Guest column by Dr Nandita Iyer: Sabudana as a superfood?

It’s been a year since I wrote my second book, Everyday Superfoods, to give scientific weight to this much-overused term in the nutrition space. Recently, a famous nutritionist posted about sabudana khichdi as a superfood for women’s health and hormones and called sabudana a plant food. The misinformation really affected my hormones, particularly the stress hormone cortisol!

Sabudana is considered pure and nutritious as it is used to cook food on an empty stomach, without understanding its origin. It is not even a traditional food in a historical sense. The first sabudana factory in India was established in 1943. Many people even consider it to be a grain from a plant when in fact it is a highly processed product made in a factory from the tapioca root. Chemicals such as concentrated sulfuric acid, phosphoric acid, and lye are used in tapioca root processing to obtain tapioca pearls or sabudana.

food tradition

There is no gray area when it comes to reporting highly processed ingredients that no longer qualify as food. Several studies have shown that regular consumption of ingredients like sugar and ultra-processed simple starches wreaks havoc on insulin levels, which in turn throws off the body’s delicate hormonal and metabolic balance. Using continuous glucose monitoring, I have personally studied the impact of eating sabudana khichdi on blood sugar levels and the results are not good. Sabudana is pure starch.

In India, the foods that have been a part of our culture have immense sentimental value. To consider these to be healthy for our current lifestyle by default or to dismiss modern foods and current scientific studies just because they contradict traditional wisdom are mistakes.

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Know your roots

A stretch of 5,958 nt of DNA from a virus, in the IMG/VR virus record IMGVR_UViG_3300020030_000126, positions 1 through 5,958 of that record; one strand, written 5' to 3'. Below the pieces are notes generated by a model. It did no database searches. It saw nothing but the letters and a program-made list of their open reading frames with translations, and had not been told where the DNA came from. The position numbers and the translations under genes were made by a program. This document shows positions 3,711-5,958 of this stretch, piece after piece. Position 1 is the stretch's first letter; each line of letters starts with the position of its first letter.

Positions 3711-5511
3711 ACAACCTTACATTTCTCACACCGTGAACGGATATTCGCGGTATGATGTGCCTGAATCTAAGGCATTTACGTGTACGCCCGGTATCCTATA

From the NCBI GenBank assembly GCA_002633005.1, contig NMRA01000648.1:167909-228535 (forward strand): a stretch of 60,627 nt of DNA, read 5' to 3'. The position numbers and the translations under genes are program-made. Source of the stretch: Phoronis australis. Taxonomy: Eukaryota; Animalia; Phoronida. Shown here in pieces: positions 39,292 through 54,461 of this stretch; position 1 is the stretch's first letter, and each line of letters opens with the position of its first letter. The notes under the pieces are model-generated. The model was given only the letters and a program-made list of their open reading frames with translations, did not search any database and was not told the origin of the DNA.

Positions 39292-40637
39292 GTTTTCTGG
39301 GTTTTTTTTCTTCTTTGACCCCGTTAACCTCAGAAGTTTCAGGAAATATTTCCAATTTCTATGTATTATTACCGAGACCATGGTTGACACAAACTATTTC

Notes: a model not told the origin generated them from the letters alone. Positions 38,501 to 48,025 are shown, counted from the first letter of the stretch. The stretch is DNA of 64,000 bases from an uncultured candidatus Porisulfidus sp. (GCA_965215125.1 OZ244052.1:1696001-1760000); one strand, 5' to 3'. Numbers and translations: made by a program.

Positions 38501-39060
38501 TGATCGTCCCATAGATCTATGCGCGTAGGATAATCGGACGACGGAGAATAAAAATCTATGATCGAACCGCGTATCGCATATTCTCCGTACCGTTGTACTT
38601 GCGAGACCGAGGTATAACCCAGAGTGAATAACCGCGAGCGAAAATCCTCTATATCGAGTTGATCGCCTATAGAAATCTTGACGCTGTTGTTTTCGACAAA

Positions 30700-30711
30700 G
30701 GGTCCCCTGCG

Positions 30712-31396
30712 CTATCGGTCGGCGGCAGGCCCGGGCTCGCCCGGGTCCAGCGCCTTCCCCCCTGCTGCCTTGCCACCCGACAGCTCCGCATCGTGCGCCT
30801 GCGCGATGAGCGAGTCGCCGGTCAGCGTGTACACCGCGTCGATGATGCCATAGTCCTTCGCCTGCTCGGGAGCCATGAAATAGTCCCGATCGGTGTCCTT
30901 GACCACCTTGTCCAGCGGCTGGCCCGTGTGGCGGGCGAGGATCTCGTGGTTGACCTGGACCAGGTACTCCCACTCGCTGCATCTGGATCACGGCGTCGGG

Much of our ancient wisdom is true and it is good practice to examine our roots. No one is happier than I am to see the resurgence of millet or old grain varieties. But it’s always a good idea to have a deeper understanding of foods and ingredients, read labels, and educate yourself so you don’t fall for marketing campaigns or influencer talk.

Caveat emptor (buyer beware). There is no truer phrase in the nutrition space. Social media these days is a huge bazaar of health information and anyone with a following is happy to give out health advice. During the peak of Covid, a famous YouTuber doled out information on how to treat Covid at home and so far the video has over two million views.

It is up to the public to know where to find the right advice and to check the truth of claims if they sound too good to be true. If misinformation is rampant on the Internet, so is information. It’s up to us not to look to celebrities or Bollywood influencers for health and nutrition advice. Even my grandmother would agree with that.

Dr. Nandita Iyer is a Bangalore-based food writer and author of Everyday Superfoods and The Everyday Healthy Vegetarian.

Dr. Nandita Iyer is a Bangalore-based food writer and author of Everyday Superfoods and The Everyday Healthy Vegetarian.

From HT Brunch, March 20, 2022

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